The SOPP for RDNs in EONDP is a tool to assist RDN educators, faculty preceptors, and preceptors in supervised practice settings. The SOPP can be utilized as a guide for self-evaluation and to determine the education and skills needed to advance an individual's level of practice. RDN educators and preceptors who are employed in health care or community health settings might use the SOPP for RDNs in EONDP to demonstrate to nutrition and dietetics students/interns examples of the range of nutrition and dietetics knowledge, application skills, and education delivery that may be of value in their practice setting.
      Nutrition and Dietetic Educators and Preceptors (NDEP), an organizational unit of the Academy comprising more than 1,400 members who are educators and preceptors, is a valuable resource for nutrition and dietetics practitioners in EONDP. NDEP’s mission is to “advocate for and empower educators to lead the profession of nutrition and dietetics.”

      Nutrition and Dietetic Educators and Preceptors—Same name, even greater commitment. http://www.ndepnet.org. Accessed November 19, 2018.

      NDEP works towards this mission by providing resources for educators and preceptors, such as regional meetings, opportunities for continuing education and leadership, ongoing support via shared resources, communication, and networking.

      Academy Revised 2018 SOPP for RDNs (Competent, Proficient, and Expert) in Education of Nutrition and Dietetics Practitioners

      An RDN can use the Academy Revised 2018 SOPP for RDNs (Competent, Proficient, and Expert) in EONDP (see Figure 1, available at www.jandonline.org, and Figure 2) to:
      • identify the competencies needed to provide EONDP;
      • self-evaluate whether he or she has the appropriate knowledge, skills, experience, and judgment to provide safe, effective, and quality nutrition and dietetics education for their level of practice;
      • identify the areas in which additional knowledge, skills, and experience are needed to practice at the competent, proficient, or expert level of nutrition and dietetics education;
      • provide a foundation for public and professional accountability in nutrition and dietetics education;
      • support efforts for strategic planning, performance improvement, outcomes reporting, and assist management in the planning and communicating of nutrition and dietetics education and resources (see Figure 3);
      • enhance professional identity and skill in communicating the nature of nutrition and dietetics education;
      • guide the development of nutrition and dietetics education programs and related continuing education opportunities, job descriptions, practice guidelines, protocols, clinical models, competence evaluation tools, and career pathways; and
      • assist educators and preceptors in teaching knowledge, skills, and competencies needed to work in nutrition and dietetics education, and the understanding of the full scope of this focus area of practice.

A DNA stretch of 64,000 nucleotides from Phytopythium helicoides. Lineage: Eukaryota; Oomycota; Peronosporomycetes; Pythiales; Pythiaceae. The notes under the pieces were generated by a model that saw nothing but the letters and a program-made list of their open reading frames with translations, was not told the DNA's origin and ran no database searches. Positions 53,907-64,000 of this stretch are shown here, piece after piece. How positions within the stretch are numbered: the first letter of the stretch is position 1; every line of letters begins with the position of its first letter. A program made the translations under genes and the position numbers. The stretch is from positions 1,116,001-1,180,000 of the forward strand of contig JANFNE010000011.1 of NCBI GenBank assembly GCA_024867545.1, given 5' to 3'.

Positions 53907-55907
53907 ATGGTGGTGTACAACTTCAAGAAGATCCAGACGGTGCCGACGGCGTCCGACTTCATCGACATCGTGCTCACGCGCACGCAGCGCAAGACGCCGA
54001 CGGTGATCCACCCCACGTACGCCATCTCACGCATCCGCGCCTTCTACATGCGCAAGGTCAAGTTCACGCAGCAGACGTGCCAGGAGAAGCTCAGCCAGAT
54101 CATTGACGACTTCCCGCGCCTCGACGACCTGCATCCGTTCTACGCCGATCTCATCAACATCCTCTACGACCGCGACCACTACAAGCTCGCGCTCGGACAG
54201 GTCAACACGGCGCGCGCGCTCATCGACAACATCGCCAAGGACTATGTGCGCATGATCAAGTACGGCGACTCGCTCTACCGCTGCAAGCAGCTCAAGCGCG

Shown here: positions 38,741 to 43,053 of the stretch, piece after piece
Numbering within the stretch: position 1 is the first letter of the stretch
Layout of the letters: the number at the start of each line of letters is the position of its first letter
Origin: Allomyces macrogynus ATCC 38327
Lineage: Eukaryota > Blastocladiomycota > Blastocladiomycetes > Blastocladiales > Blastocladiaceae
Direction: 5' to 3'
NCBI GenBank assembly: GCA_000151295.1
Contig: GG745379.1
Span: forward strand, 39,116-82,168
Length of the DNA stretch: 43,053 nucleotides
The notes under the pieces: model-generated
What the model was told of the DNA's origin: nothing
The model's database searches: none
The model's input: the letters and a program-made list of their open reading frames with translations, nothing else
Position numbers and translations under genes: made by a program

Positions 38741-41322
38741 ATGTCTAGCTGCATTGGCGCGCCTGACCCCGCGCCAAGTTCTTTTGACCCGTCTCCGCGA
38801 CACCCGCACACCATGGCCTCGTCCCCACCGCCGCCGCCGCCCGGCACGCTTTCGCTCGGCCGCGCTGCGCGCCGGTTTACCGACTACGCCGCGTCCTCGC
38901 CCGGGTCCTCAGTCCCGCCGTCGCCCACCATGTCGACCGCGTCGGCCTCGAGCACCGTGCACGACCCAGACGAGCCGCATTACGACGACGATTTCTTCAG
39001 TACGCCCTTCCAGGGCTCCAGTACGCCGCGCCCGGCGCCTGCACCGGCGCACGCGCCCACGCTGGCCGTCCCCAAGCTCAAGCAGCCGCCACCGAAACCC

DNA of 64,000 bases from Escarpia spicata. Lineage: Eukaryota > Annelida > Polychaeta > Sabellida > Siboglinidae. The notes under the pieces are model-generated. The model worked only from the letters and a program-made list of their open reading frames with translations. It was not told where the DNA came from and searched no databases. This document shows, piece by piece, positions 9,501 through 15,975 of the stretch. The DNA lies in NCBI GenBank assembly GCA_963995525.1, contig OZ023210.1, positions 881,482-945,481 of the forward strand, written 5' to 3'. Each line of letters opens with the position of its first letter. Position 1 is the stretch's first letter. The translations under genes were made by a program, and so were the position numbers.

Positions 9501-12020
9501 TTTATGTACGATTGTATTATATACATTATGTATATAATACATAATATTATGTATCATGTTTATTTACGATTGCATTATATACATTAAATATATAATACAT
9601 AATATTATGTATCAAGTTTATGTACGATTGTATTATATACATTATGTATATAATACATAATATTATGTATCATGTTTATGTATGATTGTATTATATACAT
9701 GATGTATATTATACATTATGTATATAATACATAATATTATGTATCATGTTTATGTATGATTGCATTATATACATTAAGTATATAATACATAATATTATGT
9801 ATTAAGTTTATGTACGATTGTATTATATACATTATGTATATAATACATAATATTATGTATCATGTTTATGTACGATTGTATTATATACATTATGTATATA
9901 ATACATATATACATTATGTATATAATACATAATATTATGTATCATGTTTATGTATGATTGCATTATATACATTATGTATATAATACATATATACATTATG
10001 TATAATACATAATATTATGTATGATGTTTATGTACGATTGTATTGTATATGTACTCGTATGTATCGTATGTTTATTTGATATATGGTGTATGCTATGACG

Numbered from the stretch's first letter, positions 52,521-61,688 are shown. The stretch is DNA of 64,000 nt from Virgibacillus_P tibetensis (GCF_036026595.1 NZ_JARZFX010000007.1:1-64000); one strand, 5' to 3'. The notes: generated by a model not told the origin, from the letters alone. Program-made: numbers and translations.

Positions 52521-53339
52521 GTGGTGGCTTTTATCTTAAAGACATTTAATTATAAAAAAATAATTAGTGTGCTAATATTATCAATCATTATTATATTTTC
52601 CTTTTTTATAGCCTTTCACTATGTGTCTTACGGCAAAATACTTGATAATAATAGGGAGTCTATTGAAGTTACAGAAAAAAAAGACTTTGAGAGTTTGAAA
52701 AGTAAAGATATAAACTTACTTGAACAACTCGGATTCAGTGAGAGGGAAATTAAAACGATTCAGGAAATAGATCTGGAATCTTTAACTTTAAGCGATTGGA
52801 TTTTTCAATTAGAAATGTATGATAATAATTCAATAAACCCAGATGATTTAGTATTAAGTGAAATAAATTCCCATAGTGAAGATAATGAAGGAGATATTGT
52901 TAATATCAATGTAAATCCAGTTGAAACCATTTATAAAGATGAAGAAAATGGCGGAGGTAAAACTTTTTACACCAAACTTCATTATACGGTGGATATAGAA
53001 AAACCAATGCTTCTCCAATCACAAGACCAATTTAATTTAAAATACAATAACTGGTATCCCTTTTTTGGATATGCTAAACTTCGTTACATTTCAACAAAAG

Application to Practice

      All RDNs, even those with significant experience in other practice areas, must begin at the competent level, when practicing in a new setting or new focus area of practice. At the competent level, an RDN in EONDP is incorporating the principles that underpin this focus area and is developing knowledge, skills, and judgment, and gaining experience for safe and effective practice. This RDN, who may be new to the profession or may be an experienced RDN, has a breadth of knowledge in nutrition and dietetics and may have proficient or expert knowledge/practice in another focus area. However, the RDN new to the focus area of EONDP must accept the challenge of becoming familiar with the body of knowledge, practice guidelines, and available resources to support and ensure quality evidence-based EONDP-related practice.
      At the proficient level, an RDN has developed a more in-depth understanding of nutrition and dietetics practice and is better equipped to adapt and apply evidence-based guidelines and best practices than at the competent level. This RDN can modify practice according to unique situations. The RDN at the proficient level may possess a specialist credential(s). RDNs in EONDP manage and direct nutrition and dietetics education programs; monitor and evaluate student/intern learning outcomes; take necessary action for performance improvement; apply and utilize nutrition informatics; and engage in scholarly work.
      At the expert level, the RDN thinks critically about nutrition and dietetics education, demonstrates a more intuitive understanding, displays a range of highly developed education, clinical and/or technical skills, and formulates judgments acquired through a combination of education, experience, and critical thinking. Essentially, practice at the expert level requires the application of composite nutrition and dietetics knowledge, with practitioners drawing not only on their practice experience, but also on the experience of the expert-level RDNs in various disciplines and practice settings. Expert RDNs, with their extensive experience and ability to see the significance and meaning of nutrition and dietetics education within a contextual whole, are fluid and flexible, and have considerable autonomy in practice. They develop nutrition and dietetics education curricula, and deliver evidenced-based information in a problem-solving, learner-centered format; conduct and collaborate in research and advocacy; accept organization leadership roles; guide interprofessional teams; and lead advancement of nutrition and dietetics education and the profession.